Acne-prone skin doesn’t appreciate all the nose blowing, eye watering, itching and tiredness that cold and flus bring. As a result of these symptoms, skin can often feel sensitive, dry and sore. We’ve come up with a guide for taking care of unhappy blemish prone skin once you’ve recovered from a cold or flu…
How do colds and flus affect my sensitive blemish-prone skin?
A lack of sleep, which is an unfortunate by-product of both cold and flus, can result in sensitive skin worsening. Sallow skin and puffy under-eyes are both to be expected if we don’t get enough beauty sleep. Over time a lack of sleep can lead to skin ageing prematurely as well as fine lines developing, and even blemishes worsening.
One of the most common problems for anyone who has a cold or flu is constantly having to blow your nose. This irritates the skin around and under the nose. Tormenting our noses with tissues can lead to chapped red skin and an increase in sensitivity. If you suffer from blemishes around your nose, or blackheads, you may find that these will also become inflamed and worsen due to the constant contact and rubbing.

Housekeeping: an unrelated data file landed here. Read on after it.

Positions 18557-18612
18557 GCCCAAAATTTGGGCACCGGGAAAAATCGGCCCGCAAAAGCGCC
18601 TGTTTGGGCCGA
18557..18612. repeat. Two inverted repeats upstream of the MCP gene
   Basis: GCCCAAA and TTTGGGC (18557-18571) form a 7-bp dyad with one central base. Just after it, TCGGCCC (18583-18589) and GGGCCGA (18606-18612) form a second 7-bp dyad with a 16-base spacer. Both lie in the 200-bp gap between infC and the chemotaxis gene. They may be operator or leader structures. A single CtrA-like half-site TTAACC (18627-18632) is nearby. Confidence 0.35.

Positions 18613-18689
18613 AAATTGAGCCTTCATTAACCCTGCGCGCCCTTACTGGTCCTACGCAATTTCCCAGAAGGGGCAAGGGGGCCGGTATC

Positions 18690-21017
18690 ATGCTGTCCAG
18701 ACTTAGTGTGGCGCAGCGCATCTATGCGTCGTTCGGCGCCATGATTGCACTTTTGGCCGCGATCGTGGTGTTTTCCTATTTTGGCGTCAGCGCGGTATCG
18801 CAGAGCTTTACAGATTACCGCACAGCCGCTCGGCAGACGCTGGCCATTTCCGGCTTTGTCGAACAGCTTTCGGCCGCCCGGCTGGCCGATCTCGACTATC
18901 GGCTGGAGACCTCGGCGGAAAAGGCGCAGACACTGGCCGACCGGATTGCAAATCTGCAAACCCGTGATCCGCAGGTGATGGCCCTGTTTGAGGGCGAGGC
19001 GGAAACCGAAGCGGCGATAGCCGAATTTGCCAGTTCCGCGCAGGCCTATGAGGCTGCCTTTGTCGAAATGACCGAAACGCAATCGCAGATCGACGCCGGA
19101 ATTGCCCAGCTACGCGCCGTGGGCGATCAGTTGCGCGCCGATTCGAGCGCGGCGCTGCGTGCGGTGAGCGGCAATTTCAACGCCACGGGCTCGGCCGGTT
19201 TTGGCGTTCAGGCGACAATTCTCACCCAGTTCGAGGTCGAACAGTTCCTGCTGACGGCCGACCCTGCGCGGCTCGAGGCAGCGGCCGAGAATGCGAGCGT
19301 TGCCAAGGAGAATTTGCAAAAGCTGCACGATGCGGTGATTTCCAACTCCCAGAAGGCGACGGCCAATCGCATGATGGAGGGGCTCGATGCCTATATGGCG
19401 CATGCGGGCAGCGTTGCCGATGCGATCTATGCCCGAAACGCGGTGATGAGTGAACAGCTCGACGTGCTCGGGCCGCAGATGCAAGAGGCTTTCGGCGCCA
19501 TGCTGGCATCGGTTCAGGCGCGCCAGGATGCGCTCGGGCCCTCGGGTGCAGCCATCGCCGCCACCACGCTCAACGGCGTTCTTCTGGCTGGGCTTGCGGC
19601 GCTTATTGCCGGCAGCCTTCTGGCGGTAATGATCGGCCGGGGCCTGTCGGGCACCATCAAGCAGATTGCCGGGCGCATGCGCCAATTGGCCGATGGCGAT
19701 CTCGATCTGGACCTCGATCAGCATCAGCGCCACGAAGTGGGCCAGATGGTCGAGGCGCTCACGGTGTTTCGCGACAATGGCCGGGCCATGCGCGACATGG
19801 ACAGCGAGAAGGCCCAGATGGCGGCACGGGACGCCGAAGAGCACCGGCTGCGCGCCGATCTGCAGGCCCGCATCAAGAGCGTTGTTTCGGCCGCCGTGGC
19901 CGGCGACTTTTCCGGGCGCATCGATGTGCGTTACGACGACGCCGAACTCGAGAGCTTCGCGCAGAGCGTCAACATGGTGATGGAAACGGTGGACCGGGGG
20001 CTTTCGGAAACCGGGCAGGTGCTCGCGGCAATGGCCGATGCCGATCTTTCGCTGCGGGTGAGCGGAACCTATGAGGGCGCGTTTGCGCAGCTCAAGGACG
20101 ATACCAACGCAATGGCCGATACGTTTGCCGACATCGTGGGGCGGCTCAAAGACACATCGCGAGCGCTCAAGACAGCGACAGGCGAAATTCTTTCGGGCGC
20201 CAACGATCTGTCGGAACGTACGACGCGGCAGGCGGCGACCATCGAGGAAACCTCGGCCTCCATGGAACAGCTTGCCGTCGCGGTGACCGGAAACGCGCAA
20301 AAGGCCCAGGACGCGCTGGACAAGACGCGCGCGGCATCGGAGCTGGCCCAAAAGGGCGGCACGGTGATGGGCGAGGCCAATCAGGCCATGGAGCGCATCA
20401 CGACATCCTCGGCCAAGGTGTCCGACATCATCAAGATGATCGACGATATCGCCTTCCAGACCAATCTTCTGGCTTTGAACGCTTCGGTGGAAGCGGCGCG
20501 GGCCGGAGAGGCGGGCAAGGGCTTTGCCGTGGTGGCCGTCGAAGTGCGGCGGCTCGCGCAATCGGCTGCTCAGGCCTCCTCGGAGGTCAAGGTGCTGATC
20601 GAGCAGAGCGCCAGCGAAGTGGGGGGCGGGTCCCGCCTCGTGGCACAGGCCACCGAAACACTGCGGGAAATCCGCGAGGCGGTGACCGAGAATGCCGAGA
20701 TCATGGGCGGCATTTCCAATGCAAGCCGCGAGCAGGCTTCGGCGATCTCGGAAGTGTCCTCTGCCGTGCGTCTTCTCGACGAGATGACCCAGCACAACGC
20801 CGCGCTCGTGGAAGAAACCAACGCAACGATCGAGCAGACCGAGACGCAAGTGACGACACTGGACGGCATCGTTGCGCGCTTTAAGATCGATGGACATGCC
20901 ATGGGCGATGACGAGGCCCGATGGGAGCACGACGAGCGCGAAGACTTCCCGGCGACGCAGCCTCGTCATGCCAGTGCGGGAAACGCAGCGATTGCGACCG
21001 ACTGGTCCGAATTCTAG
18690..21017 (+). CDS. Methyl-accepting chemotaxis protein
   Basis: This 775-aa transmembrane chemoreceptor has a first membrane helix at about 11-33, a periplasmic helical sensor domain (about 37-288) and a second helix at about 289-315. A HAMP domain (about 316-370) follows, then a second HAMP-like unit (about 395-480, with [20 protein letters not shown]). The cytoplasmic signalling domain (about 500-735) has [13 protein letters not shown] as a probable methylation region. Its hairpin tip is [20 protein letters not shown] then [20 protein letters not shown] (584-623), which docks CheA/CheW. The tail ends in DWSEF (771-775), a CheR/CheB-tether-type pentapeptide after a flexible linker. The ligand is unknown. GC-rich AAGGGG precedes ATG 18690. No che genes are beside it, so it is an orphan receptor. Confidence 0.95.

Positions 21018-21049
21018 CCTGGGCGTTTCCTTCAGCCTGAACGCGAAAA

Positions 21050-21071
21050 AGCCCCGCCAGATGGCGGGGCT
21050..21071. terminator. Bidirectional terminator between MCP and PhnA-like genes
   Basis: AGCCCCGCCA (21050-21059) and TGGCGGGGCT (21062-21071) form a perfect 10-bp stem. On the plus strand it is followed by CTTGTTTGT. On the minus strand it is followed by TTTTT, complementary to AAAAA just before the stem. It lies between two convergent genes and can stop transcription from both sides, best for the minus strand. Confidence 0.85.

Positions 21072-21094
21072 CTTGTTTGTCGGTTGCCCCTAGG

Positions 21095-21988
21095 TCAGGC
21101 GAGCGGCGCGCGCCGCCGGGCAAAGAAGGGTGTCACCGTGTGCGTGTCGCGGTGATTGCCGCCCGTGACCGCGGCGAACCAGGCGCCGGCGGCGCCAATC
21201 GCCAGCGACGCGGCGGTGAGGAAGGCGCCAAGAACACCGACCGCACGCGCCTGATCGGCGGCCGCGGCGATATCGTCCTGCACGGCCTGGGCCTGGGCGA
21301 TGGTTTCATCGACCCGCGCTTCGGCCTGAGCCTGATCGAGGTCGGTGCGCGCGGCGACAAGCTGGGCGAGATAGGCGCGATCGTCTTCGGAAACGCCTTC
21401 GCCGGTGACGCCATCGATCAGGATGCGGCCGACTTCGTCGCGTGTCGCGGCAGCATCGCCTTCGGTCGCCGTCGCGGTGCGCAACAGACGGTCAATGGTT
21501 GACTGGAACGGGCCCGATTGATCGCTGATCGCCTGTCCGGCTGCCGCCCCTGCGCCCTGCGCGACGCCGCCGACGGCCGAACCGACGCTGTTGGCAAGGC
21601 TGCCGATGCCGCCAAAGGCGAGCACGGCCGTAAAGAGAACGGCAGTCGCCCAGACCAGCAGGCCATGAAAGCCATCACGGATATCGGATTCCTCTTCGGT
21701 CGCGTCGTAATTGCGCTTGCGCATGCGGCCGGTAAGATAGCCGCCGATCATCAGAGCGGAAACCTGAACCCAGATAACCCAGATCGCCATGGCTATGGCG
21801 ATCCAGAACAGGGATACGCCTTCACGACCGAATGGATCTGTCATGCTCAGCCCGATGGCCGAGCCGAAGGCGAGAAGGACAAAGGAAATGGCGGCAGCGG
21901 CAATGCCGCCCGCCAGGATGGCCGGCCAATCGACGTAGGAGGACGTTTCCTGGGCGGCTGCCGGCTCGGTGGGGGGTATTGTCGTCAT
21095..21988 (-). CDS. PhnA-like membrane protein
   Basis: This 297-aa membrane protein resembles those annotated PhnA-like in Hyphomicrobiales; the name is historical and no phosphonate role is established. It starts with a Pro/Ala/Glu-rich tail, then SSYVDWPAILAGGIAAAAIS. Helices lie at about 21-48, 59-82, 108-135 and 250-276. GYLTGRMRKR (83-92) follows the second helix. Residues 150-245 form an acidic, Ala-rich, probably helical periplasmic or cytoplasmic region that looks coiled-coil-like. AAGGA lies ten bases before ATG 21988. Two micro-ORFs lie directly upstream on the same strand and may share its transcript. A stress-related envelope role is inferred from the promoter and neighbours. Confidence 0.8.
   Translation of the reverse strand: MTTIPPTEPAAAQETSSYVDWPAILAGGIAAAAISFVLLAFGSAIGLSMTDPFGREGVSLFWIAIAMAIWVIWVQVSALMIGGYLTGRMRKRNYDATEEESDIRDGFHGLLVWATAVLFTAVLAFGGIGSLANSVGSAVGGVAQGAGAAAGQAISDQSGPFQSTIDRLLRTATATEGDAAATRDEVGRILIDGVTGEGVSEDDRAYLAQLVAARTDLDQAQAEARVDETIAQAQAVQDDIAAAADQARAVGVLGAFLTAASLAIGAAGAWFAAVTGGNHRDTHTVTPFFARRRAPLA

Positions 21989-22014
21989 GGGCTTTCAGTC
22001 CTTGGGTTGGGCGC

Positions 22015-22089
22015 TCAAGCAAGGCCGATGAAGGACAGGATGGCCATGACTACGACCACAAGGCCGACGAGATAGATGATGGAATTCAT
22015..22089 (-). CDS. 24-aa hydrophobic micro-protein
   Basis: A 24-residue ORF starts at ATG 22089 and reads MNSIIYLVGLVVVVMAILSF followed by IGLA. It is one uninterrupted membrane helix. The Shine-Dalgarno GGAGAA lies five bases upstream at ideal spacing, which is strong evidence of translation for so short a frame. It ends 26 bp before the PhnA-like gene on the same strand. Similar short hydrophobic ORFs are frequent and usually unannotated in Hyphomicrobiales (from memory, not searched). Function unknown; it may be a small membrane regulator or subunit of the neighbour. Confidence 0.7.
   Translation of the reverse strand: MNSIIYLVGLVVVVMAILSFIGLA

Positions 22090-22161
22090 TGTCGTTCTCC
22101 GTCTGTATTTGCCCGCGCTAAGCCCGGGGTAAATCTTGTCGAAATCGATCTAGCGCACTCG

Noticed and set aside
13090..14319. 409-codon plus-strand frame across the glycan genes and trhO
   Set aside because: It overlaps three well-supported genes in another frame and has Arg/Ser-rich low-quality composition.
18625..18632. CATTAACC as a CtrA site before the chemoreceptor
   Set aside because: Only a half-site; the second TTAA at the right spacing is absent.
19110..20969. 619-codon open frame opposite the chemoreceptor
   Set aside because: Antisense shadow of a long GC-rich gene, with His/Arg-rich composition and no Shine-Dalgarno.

Colds and flus suck moisture out of our skin leaving it feeling dry and dull. The illnesses themselves, coupled with the medications we are taking, and the fact that many of us are bedridden, leads to skin being deprived of moisture.
How can I combat these issues?
You can tackle the signs of sallow skin with your diet and skincare regime. A great dieT is key to getting that glow back! The vitamins you should be on the lookout for are
Sore noses are seriously no good. Trying to conceal the redness can also irritate it more, especially if it’s painful. So it’s best to tackle the issue head on. The number one rule is: do not scrub sensitive skin. When taking off your makeup or cleansing your face, make sure you do not rub the irritated area, this is going to make it so much worse. Use a gentle face wash twice daily, apply using a patting motion and rinse with lukewarm water.
Hydrating your skin
The first step to getting moisture back into skin is very simple: moisturise, a lot. Whilst recovering from a cold or flu make sure you moisturise morning and night at the very least, throughout the day is ideal. The temptation is to take long hot showers to make yourself feel refreshed after being ill, but this will dry out your skin more. Limit yourself to a 10-minute shower using warm water. Opt for a gentle cleanser that will nourish the skin without stripping it.